This is a source for analysis, interviews, and commentary on security in Latin America. Herein you will find rumors, the results of off the record interviews, and information you'll not find in international or United States news media.
Wednesday, January 28, 2009
Get off the Fence
The Dallas Morning News reported this morning that we may see an “enhanced role” for the United States in Mexico. True, the drug trade in Mexico is out of control, but I have to agree with those who are cautious about any "enhancement", or joint operations.
This is Mexico’s fight first, and while the US must support its southern neighbor, that support should come by way of what the US can do inside its own borders, first.
That aside, the DMN article reminded me of a presentation I gave in November 2008 at a government intelligence agency base in Texas. The presentation was on the presence of Mexican drug trafficking organizations in the Americas, outside of Mexico.
During my 6-hour stay with government intelligence employees, the one resounding comment I heard was, “we need to get off the fence.”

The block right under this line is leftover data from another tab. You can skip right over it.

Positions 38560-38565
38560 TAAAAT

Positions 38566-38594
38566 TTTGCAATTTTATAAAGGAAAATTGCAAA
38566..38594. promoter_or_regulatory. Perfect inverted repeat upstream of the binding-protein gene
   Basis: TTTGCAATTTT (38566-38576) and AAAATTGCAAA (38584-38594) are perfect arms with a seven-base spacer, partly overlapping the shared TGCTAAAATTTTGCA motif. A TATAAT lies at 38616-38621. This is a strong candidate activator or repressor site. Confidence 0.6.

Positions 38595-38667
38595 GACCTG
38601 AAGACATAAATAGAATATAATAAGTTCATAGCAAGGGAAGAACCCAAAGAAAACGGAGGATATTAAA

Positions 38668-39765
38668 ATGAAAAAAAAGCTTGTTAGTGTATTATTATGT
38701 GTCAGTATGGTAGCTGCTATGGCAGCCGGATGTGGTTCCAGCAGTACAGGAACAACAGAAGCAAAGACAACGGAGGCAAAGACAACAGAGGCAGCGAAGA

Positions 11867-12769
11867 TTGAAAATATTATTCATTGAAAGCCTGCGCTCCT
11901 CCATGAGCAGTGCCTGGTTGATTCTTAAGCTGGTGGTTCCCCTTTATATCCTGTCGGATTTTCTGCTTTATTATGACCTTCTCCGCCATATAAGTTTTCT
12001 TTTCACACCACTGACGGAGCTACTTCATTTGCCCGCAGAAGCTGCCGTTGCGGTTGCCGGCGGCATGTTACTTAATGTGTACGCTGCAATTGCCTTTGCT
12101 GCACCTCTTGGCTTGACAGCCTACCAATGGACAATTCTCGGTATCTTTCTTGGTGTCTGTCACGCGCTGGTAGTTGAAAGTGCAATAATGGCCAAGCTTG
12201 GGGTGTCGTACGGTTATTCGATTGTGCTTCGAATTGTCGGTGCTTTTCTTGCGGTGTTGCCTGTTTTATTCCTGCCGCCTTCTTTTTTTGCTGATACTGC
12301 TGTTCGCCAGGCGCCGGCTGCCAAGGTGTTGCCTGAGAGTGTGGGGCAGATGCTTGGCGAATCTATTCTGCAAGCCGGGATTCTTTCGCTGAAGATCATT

The US needs to decide, from an intelligence-gathering point of view, whether or not Mexico will be seen as a friend or an enemy. That fundamental distinction will set the tone for all decisions for “enhanced roles” down the road. And as far as I can tell, that decision has not yet been made.
Now, back to the presentation: the slide that got the most attention was a map of the United States, I borrowed from the Los Angels Times (see below).
Apart from the problems with drug demand and gun trafficking from the US into Mexico, we need to focus on eradicating - or at least complicating - the down stream operations of Mexican organized crime inside the US.
The laundry list of what the US government can do inside our own country is long enough not to continue worrying about the supply side. Sure, share intelligence, but let the Mexicans fight their own battle. We have enough to do at home.